- Legal definitions of organized crimes
- Criminal association
- Definitions in the Organized Crime Convention
- Criminal organizations and enterprise laws
- Enabling offence: obstruction of justice
Published in April 2018.
This module is a resource for lecturers
Research and independent study questions
a) Given the different legal traditions of Member States of the European Union, there initially was very little agreement related to combating organized crime. In the EU, there are three approaches to criminalizing organized crime: a) civil law approach that consists of criminalizing participation in a criminal association; b) common law approach based on conspiracy, i.e., an agreement to commit a crime, and c) the so-called Scandinavian approach that rejects "criminal organization" offences and relies instead on the general provisions of criminal law (e.g. complicity, aiding and abetting). The EU's 2008 Framework Decision, which sought to find a compromise between diverse legal traditions, has been criticized. How have the EU's policies evolved in the context of criminalizing organized crime? What is the current legal basis for establishing minimum standards for the definition of criminal offences and sanctions in the areas of serious crime, particularly with a cross-border dimension?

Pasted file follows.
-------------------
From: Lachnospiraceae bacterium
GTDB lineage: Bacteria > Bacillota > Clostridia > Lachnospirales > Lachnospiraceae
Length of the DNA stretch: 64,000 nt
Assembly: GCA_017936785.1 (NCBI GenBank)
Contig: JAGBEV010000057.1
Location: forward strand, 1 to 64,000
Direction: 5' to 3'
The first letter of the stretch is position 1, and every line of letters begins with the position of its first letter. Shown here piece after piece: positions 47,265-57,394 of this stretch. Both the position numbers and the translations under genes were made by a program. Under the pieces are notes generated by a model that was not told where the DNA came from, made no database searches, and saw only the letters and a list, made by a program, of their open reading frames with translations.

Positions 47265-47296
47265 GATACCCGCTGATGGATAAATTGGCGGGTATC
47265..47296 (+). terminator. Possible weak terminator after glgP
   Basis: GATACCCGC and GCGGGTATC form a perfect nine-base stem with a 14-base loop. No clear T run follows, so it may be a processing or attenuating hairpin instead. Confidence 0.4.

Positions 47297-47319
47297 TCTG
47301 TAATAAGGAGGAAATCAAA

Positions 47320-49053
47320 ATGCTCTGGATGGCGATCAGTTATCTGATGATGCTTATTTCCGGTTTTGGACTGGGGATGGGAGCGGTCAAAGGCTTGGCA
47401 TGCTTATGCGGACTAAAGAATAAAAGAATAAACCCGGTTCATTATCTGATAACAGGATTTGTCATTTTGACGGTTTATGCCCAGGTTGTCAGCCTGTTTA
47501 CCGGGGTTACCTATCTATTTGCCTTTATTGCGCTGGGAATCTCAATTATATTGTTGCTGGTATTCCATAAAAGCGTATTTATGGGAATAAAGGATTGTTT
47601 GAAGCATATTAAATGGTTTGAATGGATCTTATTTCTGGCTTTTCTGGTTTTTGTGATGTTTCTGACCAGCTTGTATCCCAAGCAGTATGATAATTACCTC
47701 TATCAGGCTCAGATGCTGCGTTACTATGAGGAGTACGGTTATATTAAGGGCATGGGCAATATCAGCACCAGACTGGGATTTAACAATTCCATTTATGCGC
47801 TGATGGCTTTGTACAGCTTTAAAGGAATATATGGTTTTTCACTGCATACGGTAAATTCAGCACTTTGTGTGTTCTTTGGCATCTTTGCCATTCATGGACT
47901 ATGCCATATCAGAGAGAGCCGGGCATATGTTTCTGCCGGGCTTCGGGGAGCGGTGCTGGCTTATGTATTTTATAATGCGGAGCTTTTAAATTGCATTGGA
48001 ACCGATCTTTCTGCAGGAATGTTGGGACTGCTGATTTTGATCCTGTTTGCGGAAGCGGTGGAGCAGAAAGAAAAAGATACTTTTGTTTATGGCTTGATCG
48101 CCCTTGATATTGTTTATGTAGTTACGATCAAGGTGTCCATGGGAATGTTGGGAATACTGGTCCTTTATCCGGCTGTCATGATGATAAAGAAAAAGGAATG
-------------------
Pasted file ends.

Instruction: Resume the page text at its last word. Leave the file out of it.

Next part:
b) On 21 November 1980, Genovese crime family boss Frank "Funzi" Tieri was the first mafia boss to be convicted under the RICO Act. Discuss the significance of this case for the development of a legal response against organized criminal groups in the United States and other countries.
c) Compare the excerpts of legislation provided in the Module (for the United States, Ireland, and Italy) and review additional national legislation available from SHERLOC Database of Legislation, such as relevant legislation in your country. Identify the differences and similarities between these legal texts and discuss whether they follow any of the models of criminalization of participation in an organized criminal group discussed in the Module.